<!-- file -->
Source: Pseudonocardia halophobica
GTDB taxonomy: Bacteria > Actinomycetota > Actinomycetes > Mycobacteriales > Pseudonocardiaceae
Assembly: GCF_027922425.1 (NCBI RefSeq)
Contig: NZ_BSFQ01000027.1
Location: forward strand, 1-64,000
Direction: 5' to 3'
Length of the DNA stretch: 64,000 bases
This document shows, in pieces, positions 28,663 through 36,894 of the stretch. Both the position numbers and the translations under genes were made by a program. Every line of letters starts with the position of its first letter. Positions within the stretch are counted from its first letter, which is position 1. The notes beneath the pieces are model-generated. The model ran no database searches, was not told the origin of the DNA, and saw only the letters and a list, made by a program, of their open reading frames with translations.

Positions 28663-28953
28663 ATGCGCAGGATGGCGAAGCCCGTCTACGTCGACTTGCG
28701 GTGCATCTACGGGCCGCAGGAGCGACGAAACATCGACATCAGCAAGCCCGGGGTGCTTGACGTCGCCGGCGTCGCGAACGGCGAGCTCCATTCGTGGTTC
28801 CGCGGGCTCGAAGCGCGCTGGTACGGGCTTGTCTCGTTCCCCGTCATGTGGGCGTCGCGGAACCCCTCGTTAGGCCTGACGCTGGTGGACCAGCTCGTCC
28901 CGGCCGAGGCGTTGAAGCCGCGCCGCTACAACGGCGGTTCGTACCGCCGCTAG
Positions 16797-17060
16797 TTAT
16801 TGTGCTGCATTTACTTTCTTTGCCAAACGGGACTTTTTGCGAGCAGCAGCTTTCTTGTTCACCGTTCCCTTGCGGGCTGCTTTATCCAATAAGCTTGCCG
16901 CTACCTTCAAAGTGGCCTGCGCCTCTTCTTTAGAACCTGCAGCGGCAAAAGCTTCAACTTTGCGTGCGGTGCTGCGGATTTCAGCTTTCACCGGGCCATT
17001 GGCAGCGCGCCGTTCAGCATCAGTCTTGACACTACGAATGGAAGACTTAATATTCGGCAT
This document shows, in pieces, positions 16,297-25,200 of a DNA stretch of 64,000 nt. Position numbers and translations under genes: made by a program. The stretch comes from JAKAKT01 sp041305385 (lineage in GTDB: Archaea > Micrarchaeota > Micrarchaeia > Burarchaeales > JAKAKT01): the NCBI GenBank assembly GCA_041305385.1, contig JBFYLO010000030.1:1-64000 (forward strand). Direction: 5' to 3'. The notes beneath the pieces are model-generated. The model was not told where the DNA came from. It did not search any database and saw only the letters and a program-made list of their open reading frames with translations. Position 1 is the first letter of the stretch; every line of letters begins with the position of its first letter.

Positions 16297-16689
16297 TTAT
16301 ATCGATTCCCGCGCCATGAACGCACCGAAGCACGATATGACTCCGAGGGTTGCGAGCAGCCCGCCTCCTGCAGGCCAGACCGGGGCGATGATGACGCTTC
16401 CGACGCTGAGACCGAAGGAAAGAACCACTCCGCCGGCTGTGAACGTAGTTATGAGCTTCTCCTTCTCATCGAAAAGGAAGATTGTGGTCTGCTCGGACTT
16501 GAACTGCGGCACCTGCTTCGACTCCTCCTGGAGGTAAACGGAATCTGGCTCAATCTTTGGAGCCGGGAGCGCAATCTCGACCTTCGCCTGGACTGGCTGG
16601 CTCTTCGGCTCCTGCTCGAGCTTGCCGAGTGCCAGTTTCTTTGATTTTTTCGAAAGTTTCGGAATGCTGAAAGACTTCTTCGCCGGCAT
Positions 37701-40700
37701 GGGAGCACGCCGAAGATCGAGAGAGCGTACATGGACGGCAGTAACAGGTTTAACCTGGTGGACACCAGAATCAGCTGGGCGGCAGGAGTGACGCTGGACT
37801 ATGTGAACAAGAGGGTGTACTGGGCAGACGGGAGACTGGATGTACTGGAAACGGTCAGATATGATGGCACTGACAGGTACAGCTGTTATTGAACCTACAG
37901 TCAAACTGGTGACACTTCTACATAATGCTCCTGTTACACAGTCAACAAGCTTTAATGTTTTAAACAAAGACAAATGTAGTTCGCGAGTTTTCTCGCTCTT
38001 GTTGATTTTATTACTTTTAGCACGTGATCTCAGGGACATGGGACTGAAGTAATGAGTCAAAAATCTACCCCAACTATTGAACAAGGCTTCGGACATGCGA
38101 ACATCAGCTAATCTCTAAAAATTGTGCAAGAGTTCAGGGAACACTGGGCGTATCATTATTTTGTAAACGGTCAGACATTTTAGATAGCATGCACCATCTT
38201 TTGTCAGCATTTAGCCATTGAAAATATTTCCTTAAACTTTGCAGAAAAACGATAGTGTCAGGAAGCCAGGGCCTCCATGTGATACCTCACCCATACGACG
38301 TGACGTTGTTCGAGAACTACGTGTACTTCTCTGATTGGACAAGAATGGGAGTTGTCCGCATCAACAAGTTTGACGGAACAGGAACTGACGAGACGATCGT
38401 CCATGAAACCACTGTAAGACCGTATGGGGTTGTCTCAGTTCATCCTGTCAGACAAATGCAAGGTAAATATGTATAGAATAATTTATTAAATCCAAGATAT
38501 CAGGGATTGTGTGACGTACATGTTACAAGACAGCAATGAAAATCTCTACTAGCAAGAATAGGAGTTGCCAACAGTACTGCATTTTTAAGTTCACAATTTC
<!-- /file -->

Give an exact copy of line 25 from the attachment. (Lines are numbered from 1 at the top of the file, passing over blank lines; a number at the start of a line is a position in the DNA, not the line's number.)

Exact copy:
16601 CTCTTCGGCTCCTGCTCGAGCTTGCCGAGTGCCAGTTTCTTTGATTTTTTCGAAAGTTTCGGAATGCTGAAAGACTTCTTCGCCGGCAT